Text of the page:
Japanese Culture

Japan

Please check back in September, 2014 for our most recent update of these resources. The Japanese, in general, are shy people and somewhat more formal than typical Americans. In their own society, they have developed a unique set of values, customs, and traditions, and they have rules (of etiquette) for nearly every situation. However, while visiting or living in the States, they try to be considerate and accommodating of others. They respect all religions. The Japanese culture has a group orientation: altruism, team-work, and group cohesiveness are all areas greatly stressed within Japanese society. Individual identity is defined by the social group.

In order to preserve harmony in society and to maintain the clarity of hierarchical structure. Showing respect to others acts as a crucial social lubricant. Respect is conveyed through language, behavior, etiquette, body language, and other subtle forms of non-verbal communication. Successful relationships with Japanese people depend upon three factors; sincerity, compatibility, and trustworthiness. Sincerity means that you are accommodating, understanding, and able to establish a personal relationship. Compatibility is established when you are seen to be concerned about the personal relationship. Trustworthiness relates to your willingness to protect “loss of face” for the Japanese guest.

Japanese Culture Protocol
Japanese Culture
Gestures and Behaviors Additional Information
1. Meeting and Greeting The bow is an integral part of Japanese society. It is used to greet when meeting, to get attention, to show gratitude, to express sympathy, or to convey an apology. While doing business in Japan as a Westerner, you would not be expected to bow. You would most likely be greeted with a handshake combined with a slight nod of the head. In the U.S., you can politely offer a handshake unless the Japanese person bows to you first, in which case you should return the bow (imitating, if possible, how deeply the Japanese person has bowed)
Status is important in Japanese culture. Always greet the most important or senior persons first. Always introduce yourself with your full name. Use American titles, Mr., Mrs., Miss and the surname when addressing your guests.
2. The Protocol for Exchanging Business Cards and Gifts If your meeting has a business purpose, exchanging business cards is essential. It would be proper to have prepared bilingual cards in advance. Using both hands, you would offer your card to your guest with the Japanese side up. It is important that no obstacle (a plant, a chair, or a table) is placed so as to interfere with or distract from the transfer. When accepting a business card, be sure to accept it with both hands. Look at it carefully and then put it in your wallet or in a card case. (In other words, do not treat it casually.) When greeting visitors in your home or when visiting a Japanese home in the U.S., it is not necessary to bring a business card, but it is a most welcome and respectful gesture to do so.
Give a gift with both hands and accept gifts with both hands. If offered a gift, unwrap it with the gift giver in your presence. Admire the paper wrapping as you receive and open the gift.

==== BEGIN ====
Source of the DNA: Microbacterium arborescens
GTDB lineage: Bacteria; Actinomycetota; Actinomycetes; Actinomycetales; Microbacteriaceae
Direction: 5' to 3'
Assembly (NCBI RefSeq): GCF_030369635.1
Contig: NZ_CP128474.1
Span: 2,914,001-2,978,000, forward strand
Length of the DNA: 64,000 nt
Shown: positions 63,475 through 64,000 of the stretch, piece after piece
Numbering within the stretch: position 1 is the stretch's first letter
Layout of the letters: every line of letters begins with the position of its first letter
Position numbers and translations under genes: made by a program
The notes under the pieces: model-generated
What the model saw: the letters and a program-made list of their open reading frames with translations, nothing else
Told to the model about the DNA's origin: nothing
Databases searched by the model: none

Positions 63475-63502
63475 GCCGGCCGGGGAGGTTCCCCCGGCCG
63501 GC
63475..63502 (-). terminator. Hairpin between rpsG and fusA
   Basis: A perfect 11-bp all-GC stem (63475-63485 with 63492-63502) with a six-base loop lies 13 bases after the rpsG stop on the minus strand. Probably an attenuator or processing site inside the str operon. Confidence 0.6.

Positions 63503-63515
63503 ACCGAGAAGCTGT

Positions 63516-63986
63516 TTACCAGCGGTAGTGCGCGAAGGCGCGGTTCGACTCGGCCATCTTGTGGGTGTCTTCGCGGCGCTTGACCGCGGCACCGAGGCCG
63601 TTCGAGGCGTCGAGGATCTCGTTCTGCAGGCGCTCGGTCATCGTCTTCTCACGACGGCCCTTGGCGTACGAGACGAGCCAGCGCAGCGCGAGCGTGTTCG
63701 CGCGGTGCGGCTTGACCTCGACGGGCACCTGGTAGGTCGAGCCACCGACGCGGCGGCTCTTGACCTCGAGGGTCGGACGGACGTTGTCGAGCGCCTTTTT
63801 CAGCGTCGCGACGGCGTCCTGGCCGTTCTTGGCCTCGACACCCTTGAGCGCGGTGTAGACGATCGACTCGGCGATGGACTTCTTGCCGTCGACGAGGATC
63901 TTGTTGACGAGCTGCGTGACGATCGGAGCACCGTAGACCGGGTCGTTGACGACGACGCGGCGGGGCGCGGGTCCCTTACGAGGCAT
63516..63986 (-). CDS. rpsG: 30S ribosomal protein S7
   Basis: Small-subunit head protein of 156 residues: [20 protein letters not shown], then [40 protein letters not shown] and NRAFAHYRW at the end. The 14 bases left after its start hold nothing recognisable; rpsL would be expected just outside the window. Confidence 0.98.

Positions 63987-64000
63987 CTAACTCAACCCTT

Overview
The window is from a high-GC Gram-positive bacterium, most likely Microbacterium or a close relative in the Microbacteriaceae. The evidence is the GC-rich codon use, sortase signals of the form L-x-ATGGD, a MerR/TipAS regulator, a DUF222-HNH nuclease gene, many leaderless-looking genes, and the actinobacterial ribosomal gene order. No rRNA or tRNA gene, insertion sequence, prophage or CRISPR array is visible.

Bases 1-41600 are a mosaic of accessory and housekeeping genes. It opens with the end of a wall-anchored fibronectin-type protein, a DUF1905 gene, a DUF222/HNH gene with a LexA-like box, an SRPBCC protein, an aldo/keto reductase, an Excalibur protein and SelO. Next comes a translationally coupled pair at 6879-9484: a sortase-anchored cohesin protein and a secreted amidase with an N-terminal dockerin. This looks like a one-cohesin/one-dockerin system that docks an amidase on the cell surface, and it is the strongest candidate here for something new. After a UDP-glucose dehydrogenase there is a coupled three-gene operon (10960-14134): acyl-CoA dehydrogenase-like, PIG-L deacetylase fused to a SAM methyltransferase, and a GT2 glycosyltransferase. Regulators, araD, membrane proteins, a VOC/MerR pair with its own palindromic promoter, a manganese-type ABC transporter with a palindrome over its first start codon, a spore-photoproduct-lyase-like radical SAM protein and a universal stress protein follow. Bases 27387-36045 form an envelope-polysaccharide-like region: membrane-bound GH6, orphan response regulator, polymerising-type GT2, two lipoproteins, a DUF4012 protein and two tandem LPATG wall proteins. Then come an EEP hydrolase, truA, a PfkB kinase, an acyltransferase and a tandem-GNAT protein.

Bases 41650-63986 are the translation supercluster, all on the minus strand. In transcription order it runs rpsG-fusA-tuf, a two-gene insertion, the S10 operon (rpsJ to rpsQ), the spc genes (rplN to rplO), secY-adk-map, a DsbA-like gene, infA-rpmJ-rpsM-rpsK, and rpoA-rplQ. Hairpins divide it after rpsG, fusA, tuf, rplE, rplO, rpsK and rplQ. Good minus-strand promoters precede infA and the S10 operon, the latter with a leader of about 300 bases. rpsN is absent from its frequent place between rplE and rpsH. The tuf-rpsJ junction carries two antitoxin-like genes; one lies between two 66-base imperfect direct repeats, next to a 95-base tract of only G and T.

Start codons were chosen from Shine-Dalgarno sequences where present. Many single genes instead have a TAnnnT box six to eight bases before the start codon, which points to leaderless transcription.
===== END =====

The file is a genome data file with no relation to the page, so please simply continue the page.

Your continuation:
Gifts, if given, should be given at the end of a visit. Gifts should never be given in groups of four (see #6. Below).
3. Why do some Japanese express themselves in ambiguous or indirect ways? The emphasis in Japanese culture on maintaining harmony has developed in such a way as to allow very vague forms of expression. The cultural logic behind this is that by avoiding direct or explicit statements one has a better chance of not causing offense. Japanese communications are more subtle and often rely on context and “cultural markers” in order to be understood. This is often a source of misunderstandings between our cultures.
4. The Japanese “No” and “Yes” The Japanese “no” is a common source of such confusion.
In contrast to popular belief, the Japanese do say “no.” The Japanese gesture for “no” is fanning your hand sideways a few times in front of your face. Refusals, however, often arrive heavily cloaked in ambiguous language, non-verbal communication and other clues which are clearly understood among the Japanese, but send mixed messages to Westerners. Some of these phrases are:
+ It is a bit difficult…
+ We will examine this matter in a forward-looking manner…
+ Of course, reaching a decision will take time…
The Japanese “yes,” can prove to be no less confusing. The Japanese tend to listen in a much more interactive fashion. They do this through frequent nodding and verbal acknowledgements such as the word, “hai.” This term is often translated directly as “yes” and can easily give the impression that your Japanese
counterpart is in complete agreement with everything you say. It is important not to read any more meaning into this expression than, “Yes, I am listening.”
5. What characteristics do the Japanese exhibit in business and even social meetings? The Japanese like dealing with quiet, sincere individuals who are willing to compromise to come to agreement. Extroverts are seen as brash and arrogant. Early on in negotiations remain humble, indirect, and non-threatening. Do not disagree openly; do not put people on the spot, and always employ diplomatic language when doing business. Be sure to hold off concessions till the end of proceedings. If made early, your integrity will be questioned.